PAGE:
Men's & women's clothing prices decline in Dec CPI
24 Jan '07
2 min read
Consumer prices accelerated for the fourth consecutive month in December.
Consumers paid 1.6% more for the goods and services in the Consumer Price Index (CPI) basket in December 2006 than they did a year earlier. It was a slightly faster pace than the 12-month change of 1.4% in November.
Still, December's increase was below the average gain of 2.0% in the all-items CPI for 2006 as a whole, and well below the much hotter pace in the first eight months of 2006.
On a monthly basis, consumer prices edged up 0.2% between November and December last year, the same increase as in the previous month. The monthly index, excluding energy, slipped 0.1% in December after a 0.2% increase the month before.
The core Consumer Price Index, used by the Bank of Canada to monitor the inflation-control target, rose by 2.0% between December 2005 and December 2006, compared with 2.2% the previous month. The monthly core CPI slipped 0.2% in December, following a 0.3% increase in November.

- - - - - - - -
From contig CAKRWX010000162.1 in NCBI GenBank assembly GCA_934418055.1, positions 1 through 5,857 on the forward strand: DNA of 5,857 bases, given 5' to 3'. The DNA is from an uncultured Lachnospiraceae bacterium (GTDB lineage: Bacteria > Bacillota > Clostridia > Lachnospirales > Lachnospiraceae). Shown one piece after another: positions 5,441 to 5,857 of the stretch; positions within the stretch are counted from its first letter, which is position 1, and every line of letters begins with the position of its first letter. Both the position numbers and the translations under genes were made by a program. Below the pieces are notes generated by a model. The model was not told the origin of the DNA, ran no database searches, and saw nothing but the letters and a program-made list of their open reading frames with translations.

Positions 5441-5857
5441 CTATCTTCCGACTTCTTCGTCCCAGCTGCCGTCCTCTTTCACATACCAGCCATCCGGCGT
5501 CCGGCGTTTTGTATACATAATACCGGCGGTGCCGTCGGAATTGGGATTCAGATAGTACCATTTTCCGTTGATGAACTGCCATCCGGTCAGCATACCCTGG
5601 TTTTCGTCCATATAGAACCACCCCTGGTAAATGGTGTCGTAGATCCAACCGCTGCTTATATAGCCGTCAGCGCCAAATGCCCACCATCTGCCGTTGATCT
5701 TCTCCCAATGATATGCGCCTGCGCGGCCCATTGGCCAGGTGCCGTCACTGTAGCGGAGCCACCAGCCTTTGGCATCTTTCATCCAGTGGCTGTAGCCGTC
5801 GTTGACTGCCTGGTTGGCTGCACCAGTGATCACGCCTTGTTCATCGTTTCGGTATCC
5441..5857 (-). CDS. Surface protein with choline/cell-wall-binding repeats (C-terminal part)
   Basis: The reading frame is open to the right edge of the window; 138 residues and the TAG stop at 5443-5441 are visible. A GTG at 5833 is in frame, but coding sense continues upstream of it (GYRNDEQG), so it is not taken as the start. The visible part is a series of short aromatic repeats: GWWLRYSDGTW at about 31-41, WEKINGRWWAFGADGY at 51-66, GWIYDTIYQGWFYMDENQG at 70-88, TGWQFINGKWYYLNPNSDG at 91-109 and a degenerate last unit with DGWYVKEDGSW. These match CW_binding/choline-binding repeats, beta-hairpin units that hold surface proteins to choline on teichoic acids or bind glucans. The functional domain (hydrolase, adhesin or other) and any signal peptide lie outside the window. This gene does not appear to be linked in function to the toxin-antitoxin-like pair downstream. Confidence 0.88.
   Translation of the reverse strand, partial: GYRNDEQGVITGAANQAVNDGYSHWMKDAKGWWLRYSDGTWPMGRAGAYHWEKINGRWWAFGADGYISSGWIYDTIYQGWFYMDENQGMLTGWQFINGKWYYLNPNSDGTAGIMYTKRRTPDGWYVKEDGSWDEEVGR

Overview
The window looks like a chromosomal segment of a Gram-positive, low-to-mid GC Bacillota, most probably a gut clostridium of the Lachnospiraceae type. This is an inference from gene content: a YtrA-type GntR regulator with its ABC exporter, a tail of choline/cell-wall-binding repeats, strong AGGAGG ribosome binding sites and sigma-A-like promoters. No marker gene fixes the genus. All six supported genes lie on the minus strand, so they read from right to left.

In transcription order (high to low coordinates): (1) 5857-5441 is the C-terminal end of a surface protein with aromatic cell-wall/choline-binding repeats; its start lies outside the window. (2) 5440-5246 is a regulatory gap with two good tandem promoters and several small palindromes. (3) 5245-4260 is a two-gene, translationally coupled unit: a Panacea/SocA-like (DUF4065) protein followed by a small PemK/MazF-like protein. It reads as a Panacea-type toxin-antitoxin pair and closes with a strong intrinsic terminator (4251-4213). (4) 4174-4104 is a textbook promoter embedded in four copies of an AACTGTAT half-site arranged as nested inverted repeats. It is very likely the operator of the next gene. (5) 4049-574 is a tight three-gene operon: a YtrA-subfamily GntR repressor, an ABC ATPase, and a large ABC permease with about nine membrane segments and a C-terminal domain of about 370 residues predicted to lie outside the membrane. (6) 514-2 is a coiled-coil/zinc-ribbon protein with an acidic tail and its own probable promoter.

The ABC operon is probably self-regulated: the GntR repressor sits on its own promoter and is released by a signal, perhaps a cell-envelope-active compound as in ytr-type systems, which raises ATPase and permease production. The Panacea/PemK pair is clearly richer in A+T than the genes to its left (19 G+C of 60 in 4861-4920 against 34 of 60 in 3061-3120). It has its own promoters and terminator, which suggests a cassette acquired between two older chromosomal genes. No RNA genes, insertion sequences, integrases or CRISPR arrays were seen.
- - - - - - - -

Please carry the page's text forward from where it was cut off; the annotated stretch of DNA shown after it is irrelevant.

Elsewhere, the growth in the all-items CPI was slowed by continually falling prices for men's and women's clothing.
Discounts associated with fall sales, combined with holiday sales, reduced the price of women's clothing by 5.4%. It was the biggest decline ever for the month of December, and the largest decrease in women's clothing since a 5.8% plunge in April 2006.
It was the same case with prices for men's clothing, which fell 4.1%, the biggest decline since a 5.1% drop in June 2003.
Consumer Price Index and major components: Clothing and Footwear (unadjusted)
Relative importance: 5.37
December 2006: 98.4
November 2006: 102.0
December 2005: 100.4
November to December 2006: -3.5
December 2005 to December 2006: -2.0